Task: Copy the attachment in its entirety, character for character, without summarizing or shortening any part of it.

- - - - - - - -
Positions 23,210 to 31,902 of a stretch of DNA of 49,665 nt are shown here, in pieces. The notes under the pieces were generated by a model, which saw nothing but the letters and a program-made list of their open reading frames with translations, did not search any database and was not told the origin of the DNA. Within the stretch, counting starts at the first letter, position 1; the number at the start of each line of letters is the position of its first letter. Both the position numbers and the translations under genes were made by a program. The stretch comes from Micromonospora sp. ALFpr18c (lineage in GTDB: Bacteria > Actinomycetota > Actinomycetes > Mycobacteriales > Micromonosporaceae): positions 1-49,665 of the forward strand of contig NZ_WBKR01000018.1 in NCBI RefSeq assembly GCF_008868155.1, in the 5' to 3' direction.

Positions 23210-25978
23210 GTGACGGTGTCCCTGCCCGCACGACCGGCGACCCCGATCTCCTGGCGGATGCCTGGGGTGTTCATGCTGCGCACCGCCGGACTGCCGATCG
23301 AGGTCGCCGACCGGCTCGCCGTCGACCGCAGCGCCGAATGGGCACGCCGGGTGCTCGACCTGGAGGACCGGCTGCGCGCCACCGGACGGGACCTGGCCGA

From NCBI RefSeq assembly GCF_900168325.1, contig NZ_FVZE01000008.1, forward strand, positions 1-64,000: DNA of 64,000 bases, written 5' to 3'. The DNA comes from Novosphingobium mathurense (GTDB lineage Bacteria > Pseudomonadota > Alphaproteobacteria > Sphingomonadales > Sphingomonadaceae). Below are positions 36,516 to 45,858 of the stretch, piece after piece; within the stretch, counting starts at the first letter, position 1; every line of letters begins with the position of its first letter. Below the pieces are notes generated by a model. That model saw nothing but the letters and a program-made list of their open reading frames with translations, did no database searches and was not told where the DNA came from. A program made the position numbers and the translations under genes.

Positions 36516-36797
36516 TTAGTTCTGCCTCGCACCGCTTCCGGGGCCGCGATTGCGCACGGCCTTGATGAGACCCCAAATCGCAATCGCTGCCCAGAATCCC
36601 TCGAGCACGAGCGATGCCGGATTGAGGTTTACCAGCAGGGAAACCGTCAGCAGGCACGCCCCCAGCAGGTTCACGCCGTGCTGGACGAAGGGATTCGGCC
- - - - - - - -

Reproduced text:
Positions 23,210 to 31,902 of a stretch of DNA of 49,665 nt are shown here, in pieces. The notes under the pieces were generated by a model, which saw nothing but the letters and a program-made list of their open reading frames with translations, did not search any database and was not told the origin of the DNA. Within the stretch, counting starts at the first letter, position 1; the number at the start of each line of letters is the position of its first letter. Both the position numbers and the translations under genes were made by a program. The stretch comes from Micromonospora sp. ALFpr18c (lineage in GTDB: Bacteria > Actinomycetota > Actinomycetes > Mycobacteriales > Micromonosporaceae): positions 1-49,665 of the forward strand of contig NZ_WBKR01000018.1 in NCBI RefSeq assembly GCF_008868155.1, in the 5' to 3' direction.

Positions 23210-25978
23210 GTGACGGTGTCCCTGCCCGCACGACCGGCGACCCCGATCTCCTGGCGGATGCCTGGGGTGTTCATGCTGCGCACCGCCGGACTGCCGATCG
23301 AGGTCGCCGACCGGCTCGCCGTCGACCGCAGCGCCGAATGGGCACGCCGGGTGCTCGACCTGGAGGACCGGCTGCGCGCCACCGGACGGGACCTGGCCGA

From NCBI RefSeq assembly GCF_900168325.1, contig NZ_FVZE01000008.1, forward strand, positions 1-64,000: DNA of 64,000 bases, written 5' to 3'. The DNA comes from Novosphingobium mathurense (GTDB lineage Bacteria > Pseudomonadota > Alphaproteobacteria > Sphingomonadales > Sphingomonadaceae). Below are positions 36,516 to 45,858 of the stretch, piece after piece; within the stretch, counting starts at the first letter, position 1; every line of letters begins with the position of its first letter. Below the pieces are notes generated by a model. That model saw nothing but the letters and a program-made list of their open reading frames with translations, did no database searches and was not told where the DNA came from. A program made the position numbers and the translations under genes.

Positions 36516-36797
36516 TTAGTTCTGCCTCGCACCGCTTCCGGGGCCGCGATTGCGCACGGCCTTGATGAGACCCCAAATCGCAATCGCTGCCCAGAATCCC
36601 TCGAGCACGAGCGATGCCGGATTGAGGTTTACCAGCAGGGAAACCGTCAGCAGGCACGCCCCCAGCAGGTTCACGCCGTGCTGGACGAAGGGATTCGGCC